Day: <span>February 3, 2015</span>

Vouchers: A tuition break at your expense


Here’s more proof that the main push behind private school vouchers is not low-income children, despite advocates’ public declarations, but middle-class and upper-middle-class families who are seeking tuition help from fellow taxpayers.

Asked about his position on vouchers this week, one pro-voucher legislator (not low-income and not inner-city) said he sent his child to private school and wished that he had had some help with tuition. Now, he said, he is ready to help other middle-class families like his send their children to private school – with your tax dollars. And this pro-voucher lawmaker is not alone.

The chief voucher advocate, Lt. Gov. Dan Patrick, repeatedly has said his goal for vouchers is to help low-income children escape failing public schools. In his inaugural address, he grieved over that “poor working mom” in the inner city who didn’t have a “choice” about where to send her children to school.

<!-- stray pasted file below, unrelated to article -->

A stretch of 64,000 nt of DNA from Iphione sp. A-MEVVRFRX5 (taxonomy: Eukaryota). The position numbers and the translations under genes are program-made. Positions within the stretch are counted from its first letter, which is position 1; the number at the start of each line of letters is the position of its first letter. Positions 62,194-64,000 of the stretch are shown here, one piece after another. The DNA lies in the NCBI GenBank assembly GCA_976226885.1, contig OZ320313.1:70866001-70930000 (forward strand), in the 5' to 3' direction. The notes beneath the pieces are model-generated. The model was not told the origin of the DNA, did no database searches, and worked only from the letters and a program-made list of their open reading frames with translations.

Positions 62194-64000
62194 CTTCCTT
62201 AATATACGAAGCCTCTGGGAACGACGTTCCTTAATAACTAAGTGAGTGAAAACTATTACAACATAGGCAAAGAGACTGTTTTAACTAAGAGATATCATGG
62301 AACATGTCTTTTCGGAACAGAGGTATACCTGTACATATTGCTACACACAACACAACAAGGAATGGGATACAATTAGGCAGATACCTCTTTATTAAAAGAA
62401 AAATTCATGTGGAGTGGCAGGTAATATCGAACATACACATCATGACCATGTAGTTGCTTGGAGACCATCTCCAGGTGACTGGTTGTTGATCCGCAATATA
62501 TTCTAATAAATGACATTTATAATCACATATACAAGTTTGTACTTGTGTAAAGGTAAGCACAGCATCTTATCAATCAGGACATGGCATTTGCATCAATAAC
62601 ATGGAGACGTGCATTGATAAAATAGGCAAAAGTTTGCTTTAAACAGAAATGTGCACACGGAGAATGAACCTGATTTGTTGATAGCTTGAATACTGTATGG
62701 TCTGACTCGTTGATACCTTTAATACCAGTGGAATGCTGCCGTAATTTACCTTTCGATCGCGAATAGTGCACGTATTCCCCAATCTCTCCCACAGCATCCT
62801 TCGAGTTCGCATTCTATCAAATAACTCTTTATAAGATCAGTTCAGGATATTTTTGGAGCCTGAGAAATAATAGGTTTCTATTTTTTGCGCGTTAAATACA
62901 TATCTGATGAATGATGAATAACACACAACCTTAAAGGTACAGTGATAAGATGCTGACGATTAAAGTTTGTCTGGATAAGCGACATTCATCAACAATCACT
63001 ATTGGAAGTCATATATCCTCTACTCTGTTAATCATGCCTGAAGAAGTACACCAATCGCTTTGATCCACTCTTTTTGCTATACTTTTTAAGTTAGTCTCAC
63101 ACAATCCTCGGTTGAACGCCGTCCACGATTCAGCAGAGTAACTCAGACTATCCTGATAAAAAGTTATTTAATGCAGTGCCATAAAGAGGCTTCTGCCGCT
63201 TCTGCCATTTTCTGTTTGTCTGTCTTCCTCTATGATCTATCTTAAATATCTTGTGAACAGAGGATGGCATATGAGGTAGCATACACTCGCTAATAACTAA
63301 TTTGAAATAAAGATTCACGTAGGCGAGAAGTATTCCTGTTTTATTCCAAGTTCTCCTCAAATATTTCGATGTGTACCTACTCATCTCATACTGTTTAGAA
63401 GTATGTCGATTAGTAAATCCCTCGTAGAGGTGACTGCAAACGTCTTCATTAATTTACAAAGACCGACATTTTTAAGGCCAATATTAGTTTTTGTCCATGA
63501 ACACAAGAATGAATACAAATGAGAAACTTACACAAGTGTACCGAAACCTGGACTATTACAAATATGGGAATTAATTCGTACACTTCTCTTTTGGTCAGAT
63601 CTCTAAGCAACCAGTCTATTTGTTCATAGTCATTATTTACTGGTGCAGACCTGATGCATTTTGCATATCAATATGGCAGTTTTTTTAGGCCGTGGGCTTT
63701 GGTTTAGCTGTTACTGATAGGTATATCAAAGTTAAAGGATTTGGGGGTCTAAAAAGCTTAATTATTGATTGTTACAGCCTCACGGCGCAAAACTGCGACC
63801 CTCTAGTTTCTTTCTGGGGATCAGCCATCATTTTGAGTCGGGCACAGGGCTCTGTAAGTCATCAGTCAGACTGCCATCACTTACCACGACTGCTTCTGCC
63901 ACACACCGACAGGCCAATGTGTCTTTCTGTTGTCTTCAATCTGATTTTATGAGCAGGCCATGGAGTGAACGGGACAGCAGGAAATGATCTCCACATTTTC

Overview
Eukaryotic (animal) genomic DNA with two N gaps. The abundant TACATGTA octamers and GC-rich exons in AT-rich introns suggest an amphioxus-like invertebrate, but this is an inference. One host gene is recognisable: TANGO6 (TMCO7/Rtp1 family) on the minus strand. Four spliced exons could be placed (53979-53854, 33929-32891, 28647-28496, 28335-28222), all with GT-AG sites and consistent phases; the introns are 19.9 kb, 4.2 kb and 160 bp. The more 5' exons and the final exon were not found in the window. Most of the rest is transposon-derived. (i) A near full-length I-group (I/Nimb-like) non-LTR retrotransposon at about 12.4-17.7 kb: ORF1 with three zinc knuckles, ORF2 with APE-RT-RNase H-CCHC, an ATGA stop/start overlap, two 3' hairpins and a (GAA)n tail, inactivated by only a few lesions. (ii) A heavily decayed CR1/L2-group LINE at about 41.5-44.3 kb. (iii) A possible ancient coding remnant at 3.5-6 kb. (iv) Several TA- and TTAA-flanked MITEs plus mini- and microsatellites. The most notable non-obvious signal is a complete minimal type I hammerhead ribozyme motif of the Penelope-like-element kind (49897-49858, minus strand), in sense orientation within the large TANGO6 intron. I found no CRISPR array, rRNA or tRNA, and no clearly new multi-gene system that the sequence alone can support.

Hooey. With vouchers, she still wouldn’t have a choice.

With vouchers at the level being proposed – about $5,400 per child – that inner-city mom and thousands of other low-income families still couldn’t afford most private schools. The average tuition for a private elementary school in Texas is $6,800 and for a high school, $8,900. Some of the better private schools charge $26,000 or more a year.

Low-income families couldn’t afford to pay the tuition difference for most private schools, and many wouldn’t be able to get their children to school anyway, because most private schools aren’t located in low-income neighborhoods and don’t provide transportation.

In truth, middle-income and upper-middle-income families, many of whom already send their children to private schools, would gobble up the vouchers. Meanwhile, low-income kids would remain in neighborhood public schools that would continue to suffer budget cuts.

The voucher scheme has nothing to do with helping inner-city kids. It simply is a way to transfer your tax dollars from public schools to privatization schemes that would hurt the vast majority of low-income school children.